“Ha. Small solace. Maybe you’re right, but it doesn’t matter much. She got what she wanted,” Isaac snarls, slashing one hand through the darkness in front of him. “Even that doesn’t matter much, though. What really matters is that we’ve wounded a snake, but haven’t crushed the head. What matters is that they’re still out there, and there is absolutely goddamned nothing stopping them from coming back next time they feel like kidnapping someone. Or murdering them in their bed. Or doing what I planned to do and burning the place down, and they might not pull the fire alarm. And if—when—that happens, it will be my goddamn fault for not following through, for not finishing this.” Isaac finishes with a sigh, sliding back towards gloom. “I should’ve known better. I DID know better, but I let myself be talked around anyway, because I was off balance. Because I was worried about those transporters showing up and sounding the alarm, because things went way more smoothly than they had any right to, because I wanted to get the hell away from the table before the bill came due, and yeah, probably because of what she said. ‘Learned that from your father’… ARGH.” Isaac raises both hands to his face, as if trying to wipe something away; he takes a deep breath, gathering his composure. “So now I’m going to have to go forward waiting for the other shoe to drop. Knowing that if and when it does, we probably won’t be as lucky as we were this time. Knowing that if and when it happens, it’s going to be my fault.”
There is a period of silence. “It seems you have an adequate grasp of the circumstances you now find yourself in,” the shadow says at last. “I shall spare you my rendition of ‘The Farmer and the Viper’, then. Instead, I will say that while I am glad you are taking this with due gravitas, this brooding accomplishes precious little. The initiative is still yours, Isaac; your enemy may now have discovered that you have poached their prize from them, but they are still likely off balance, and will be for a while yet. Gather your wits. Prepare, that you may blunt the force of any counterstrike they launch.”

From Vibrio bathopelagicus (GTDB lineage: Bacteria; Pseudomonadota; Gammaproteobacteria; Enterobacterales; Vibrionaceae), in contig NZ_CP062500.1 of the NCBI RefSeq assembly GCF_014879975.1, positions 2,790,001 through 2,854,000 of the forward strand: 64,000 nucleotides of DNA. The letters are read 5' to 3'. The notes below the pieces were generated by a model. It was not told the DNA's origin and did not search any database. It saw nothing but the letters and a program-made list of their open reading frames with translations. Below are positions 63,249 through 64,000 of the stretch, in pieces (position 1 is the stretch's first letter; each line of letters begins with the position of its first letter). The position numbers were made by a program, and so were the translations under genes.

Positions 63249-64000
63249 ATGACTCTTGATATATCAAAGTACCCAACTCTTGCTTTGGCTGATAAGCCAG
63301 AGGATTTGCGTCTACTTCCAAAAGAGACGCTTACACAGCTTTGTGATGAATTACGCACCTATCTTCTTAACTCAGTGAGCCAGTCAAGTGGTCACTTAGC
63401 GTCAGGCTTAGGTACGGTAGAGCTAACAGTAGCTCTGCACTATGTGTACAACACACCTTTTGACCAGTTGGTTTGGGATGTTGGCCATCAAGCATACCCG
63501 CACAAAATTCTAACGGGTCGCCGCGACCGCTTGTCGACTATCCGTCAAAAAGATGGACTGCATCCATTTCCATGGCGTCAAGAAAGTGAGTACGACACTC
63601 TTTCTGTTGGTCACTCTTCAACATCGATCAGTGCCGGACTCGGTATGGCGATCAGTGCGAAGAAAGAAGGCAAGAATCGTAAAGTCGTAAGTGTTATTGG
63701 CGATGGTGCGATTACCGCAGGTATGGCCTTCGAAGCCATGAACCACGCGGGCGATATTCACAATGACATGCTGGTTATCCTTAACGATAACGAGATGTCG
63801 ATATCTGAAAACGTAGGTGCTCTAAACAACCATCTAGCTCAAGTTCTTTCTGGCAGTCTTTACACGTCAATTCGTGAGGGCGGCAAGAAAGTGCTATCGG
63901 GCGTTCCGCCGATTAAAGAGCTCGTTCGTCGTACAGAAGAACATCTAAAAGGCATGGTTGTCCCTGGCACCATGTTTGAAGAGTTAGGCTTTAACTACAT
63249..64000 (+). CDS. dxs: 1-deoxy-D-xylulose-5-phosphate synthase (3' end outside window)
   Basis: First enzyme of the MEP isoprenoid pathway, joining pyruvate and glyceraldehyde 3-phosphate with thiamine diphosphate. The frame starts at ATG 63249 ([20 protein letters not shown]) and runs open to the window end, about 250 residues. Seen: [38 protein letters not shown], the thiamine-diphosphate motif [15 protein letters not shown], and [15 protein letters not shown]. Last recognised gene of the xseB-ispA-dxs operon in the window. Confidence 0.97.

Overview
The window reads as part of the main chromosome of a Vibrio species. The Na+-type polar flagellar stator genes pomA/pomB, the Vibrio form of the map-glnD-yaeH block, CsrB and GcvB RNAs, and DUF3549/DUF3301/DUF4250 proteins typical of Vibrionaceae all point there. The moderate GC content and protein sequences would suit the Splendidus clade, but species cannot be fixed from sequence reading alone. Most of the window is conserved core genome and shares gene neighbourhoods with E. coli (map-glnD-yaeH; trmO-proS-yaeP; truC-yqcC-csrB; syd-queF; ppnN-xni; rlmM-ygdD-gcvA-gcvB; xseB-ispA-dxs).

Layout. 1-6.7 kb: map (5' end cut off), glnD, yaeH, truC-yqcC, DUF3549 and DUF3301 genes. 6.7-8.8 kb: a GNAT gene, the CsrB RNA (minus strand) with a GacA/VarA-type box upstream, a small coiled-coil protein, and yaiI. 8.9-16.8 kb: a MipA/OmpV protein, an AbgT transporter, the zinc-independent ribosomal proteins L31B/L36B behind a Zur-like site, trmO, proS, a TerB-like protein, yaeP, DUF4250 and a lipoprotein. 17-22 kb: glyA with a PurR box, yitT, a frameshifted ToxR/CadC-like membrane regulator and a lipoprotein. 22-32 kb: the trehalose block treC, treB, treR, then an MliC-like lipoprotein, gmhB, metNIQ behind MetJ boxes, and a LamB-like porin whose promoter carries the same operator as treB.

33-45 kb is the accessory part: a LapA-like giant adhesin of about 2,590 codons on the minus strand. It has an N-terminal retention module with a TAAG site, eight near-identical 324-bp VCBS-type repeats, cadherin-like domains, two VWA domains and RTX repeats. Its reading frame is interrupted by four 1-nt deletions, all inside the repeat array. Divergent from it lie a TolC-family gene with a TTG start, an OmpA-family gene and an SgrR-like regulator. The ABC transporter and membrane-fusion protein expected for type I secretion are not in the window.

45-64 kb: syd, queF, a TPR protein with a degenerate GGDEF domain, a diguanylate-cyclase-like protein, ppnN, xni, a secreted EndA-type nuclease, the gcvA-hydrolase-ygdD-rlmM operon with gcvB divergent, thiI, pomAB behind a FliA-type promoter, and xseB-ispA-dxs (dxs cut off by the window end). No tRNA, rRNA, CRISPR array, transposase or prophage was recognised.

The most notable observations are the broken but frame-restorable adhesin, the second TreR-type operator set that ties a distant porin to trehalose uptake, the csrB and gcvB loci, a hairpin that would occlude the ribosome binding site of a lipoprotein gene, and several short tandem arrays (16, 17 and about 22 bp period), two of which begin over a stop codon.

Isaac gives a long sigh. “You’re right, of course. I know it, but…” he trails off, then shakes his head. “No. No buts. You’re right. No rest for the wicked.” Isaac takes a deep breath, then lets it out; in a handful of seconds, his usual air of sardonic amusement is once more intact. “Ignoring the gloomy forecast… it’s been a good day. I most definitely managed to put my thumb in the enemy’s eye; maybe I didn’t pluck it out, but I’ve got a rather nice chunk of information that they’ll probably lose a lot of sleep over once they realize it’s out, and whatever profit Anansi hoped to gain by swiping Chun-wu is out the window.”
“And you the hero of the piece,” the shadow observes, not without irony.
“Ha! A part I’m ill-suited for, to be sure,” Isaac scoffs, his show of good humor faltering. “Besides, in wuxia the heroes always get a miserable end, from what I’ve seen… still, she’s back safe and sound. That’s the most important thing,” he sighs.
“You seem to have taken quite a shine to her, Isaac,” the shadow observes, its voice taking on a tone of careful neutrality.
“…I suppose that I have.” Isaac agrees grimly. “She’s an interesting girl. Clever, pretty, apparently sane… and without an overt and transparent interest in mining.” The last is accompanied by a faintly rueful smile.
“Tell me… how much longer do you think it will last?”
Isaac smirks. “Oh, come on. It’s not even been two weeks yet. Even the really tedious ones I stayed with longer than that, usually.” Abruptly, he sighs. “I think it’s going to be her that ends it.”
“Perhaps,” the shadow agrees. “It may be awhile yet, though. The glare of shining armor in the sunlight can be blinding, and the sun shines long upon heroes.”
Isaac snorts. “If I’m cast in the hero’s part, you can be sure the work is a farce.” He shakes his head, taking a deep breath and visibly throwing off his gloom. “Still… something for further down the road, along with the various other swords being strung up over my head. In the meantime… as you said, there’s work to be done. Tomorrow morning, bright and early, I’m going to take a look at that data; should be interesting to see what Anansi thinks about our ally Miss Kotomine…”